It is not more probable (except maybe by an infinitesimal) that you’ll be better off in the long run choosing A rather than choosing B.
    But you should still choose A. One way to see that you should choose A is this. The situation is rationally equivalent to the following. First you learn that starting from ten years from now, every ten years for eternity a coin will be flipped, and if it’s heads, you’ll be tortured for ten years, and if it’s tails, you’ll have a nice ten years. OK, this is a pretty bad prospect. Now you’re asked: “Would you like to be tortured for the next ten years, or not?” Surely the right answer is still “No”, regardless of your grim future. (This is pretty close to–but not exactly–a domination argument.)

    February 18, 2009 — 10:17
  • I should, of course, have said: “It is not more probable (except maybe by an infinitesimal) that you’ll be better off in the long run choosing B rather than choosing A.
    “But you should still choose B. One way to see that you should choose B is this.”
    As it was, I sounded like a masochist.

    February 18, 2009 — 10:20
  • Mike Almeida

    It is not more probable (except maybe by an infinitesimal) that you’ll be better off in the long run choosing A rather than choosing B. But you should still choose A.
    I don’t get it. First you tell me that it makes no difference whether I choose A or B in the long run. I know I am in this for just that, the long run. So how could it be more rational to choose A?
    I grant you there is an intuitive argument that appeals to preferring the temporally nearer goods. But it is not rational to prefer goods just because they are nearer in time.

    February 18, 2009 — 10:53
  • Mike,
    But it does make a difference in the long run. The expected values differ by V. It’s just that the expected values are, I expect, not finite numbers.
    Alex

    February 18, 2009 — 11:31
  • Mike Almeida

    Can you make these two true together, please. I think you’re saying them both.
    1.But it does make a difference in the long run. The expected values differ by V.
    2.It is not more probable (except maybe by an infinitesimal) that you’ll be better off in the long run choosing A rather than choosing B. But you should still choose A.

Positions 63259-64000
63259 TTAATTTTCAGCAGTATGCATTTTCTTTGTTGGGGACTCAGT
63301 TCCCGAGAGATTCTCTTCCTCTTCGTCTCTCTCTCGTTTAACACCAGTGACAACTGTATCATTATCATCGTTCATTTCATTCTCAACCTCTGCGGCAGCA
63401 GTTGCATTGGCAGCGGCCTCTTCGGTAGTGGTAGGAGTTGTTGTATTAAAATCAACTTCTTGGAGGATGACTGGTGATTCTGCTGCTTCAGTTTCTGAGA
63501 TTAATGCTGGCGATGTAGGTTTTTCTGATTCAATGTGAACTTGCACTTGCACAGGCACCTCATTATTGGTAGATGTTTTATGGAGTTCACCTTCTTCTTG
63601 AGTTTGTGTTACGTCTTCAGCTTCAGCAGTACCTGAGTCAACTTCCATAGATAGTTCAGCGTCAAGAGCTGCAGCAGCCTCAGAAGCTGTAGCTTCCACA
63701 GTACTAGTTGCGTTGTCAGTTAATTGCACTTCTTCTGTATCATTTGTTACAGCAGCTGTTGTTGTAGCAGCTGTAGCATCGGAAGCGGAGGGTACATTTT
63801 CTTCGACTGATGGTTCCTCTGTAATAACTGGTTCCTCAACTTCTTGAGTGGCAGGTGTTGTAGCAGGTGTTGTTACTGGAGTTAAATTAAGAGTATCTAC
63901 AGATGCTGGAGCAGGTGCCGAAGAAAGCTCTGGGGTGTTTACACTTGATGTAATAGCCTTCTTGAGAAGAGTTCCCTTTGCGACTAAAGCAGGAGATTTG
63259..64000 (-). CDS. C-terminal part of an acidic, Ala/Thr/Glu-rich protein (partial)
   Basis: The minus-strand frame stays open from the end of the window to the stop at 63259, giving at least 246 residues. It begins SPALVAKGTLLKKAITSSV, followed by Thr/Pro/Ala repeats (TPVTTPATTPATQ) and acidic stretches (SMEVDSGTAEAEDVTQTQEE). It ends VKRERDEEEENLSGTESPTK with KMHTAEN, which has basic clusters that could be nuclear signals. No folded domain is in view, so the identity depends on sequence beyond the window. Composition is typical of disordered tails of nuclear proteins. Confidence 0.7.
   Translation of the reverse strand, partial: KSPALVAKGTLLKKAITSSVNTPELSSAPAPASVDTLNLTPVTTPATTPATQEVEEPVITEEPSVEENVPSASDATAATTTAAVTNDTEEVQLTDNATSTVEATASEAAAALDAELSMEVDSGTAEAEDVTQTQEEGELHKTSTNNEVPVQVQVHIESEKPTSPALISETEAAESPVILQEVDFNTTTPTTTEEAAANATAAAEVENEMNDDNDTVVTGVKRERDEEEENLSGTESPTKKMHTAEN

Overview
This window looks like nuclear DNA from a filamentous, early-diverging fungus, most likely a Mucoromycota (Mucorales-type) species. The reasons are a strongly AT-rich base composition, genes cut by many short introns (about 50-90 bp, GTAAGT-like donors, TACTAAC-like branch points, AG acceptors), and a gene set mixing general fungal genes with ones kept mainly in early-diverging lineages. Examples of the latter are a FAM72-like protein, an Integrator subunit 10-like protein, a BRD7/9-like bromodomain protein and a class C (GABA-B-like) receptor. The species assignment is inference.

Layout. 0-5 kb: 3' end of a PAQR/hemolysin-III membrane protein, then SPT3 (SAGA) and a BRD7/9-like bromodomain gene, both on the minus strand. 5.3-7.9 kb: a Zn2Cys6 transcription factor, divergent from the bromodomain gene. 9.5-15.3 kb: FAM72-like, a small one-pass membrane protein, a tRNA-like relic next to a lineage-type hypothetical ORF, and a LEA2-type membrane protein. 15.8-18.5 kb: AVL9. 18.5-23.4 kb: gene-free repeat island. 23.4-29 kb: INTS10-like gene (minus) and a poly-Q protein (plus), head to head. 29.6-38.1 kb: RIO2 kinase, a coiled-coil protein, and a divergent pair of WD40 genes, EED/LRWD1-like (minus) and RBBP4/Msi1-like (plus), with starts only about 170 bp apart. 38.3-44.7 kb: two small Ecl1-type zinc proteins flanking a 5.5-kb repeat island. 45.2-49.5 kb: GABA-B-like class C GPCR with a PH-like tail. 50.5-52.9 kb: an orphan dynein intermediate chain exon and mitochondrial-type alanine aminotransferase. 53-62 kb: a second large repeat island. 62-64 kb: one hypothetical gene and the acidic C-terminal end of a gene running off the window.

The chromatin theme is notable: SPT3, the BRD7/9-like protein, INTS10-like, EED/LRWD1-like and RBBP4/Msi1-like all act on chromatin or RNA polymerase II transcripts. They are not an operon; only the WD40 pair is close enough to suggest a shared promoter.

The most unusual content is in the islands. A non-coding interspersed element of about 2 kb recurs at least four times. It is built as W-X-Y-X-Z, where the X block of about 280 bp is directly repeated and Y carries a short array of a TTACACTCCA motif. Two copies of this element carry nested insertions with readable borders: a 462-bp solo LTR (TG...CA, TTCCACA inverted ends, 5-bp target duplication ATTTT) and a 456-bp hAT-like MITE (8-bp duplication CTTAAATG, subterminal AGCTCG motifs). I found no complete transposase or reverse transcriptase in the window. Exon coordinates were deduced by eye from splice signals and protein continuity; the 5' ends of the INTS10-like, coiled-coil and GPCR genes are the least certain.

February 18, 2009 — 14:40
  • Yes, (1) and (2) can be true together.
    Here is a case where (1) and (2) are true together, though this case is not analogous to the evil case. Game A: 1/100 chance of winning a million dollars, and 99/100 chance of no effect. Game B: 99/100 chance of winning a dollar, and 1/100 chance of no effect. Then, probably you’ll be better off choosing Game B–most likely by choosing Game A, you’ll get nothing, and by choosing Game B, you’ll get a dollar. But you should choose Game A, because the expected value of A ($10,000.00) is much bigger than that of B ($0.99).

    February 18, 2009 — 15:12
  • Mike Almeida

    This is a strange sense of ‘probably you’ll be better off’. First, it conflicts with maximizing expected utilty. It would recommend that I take the gamble [.9($1), .1(0)], over the gamble [.5($100), .5(0)], at cost in each case of $.02, since the in former I’m probably better off. That is way too conservative. And even in cases where expected utility is the same, it isn’t clear how I’m supposed to be ‘probably better off’ in taking, say, a .9($5) over a .5($9). I can’t see how that course recommends itself over the (probabilistically) less conservative, but value-wise more conservative, course of taking a slightly larger risk for a bigger payoff. In the first case you might say “at least I’m pretty sure I’ll get something, however small the return”; in the second case you might hear “at least I’m sure I’ll get a good return, however small the chance”. One is as rational as the other.

    February 19, 2009 — 7:25
  • Mike:
    Suppose Molinism, or suppose that all probabilities are epistemic and determinism holds.
    Let U(A) and U(B) be random variables equal to what in fact would be the long term utility of A and B respectively. Let a = P(U(A) > U(B)) and b = P(U(B) > U(A)). My claim was that neither a is larger than b, nor b is larger than a, except perhaps by an infinitesimal. (I don’t just say that a=b, because I want to leave open the possibility that both are undefined.) This is compatible with E[U(B)] > E[U(A)].
    Now, if we are judging whether an allegedly omniscient being chose well, what is relevant are the relative values of a and b. But if we are judging whether someone with limited knowledge has chosen rightly, it is expectations (or, more precisely, conditional expectations given her knowledge) that are at issue.

    February 19, 2009 — 8:28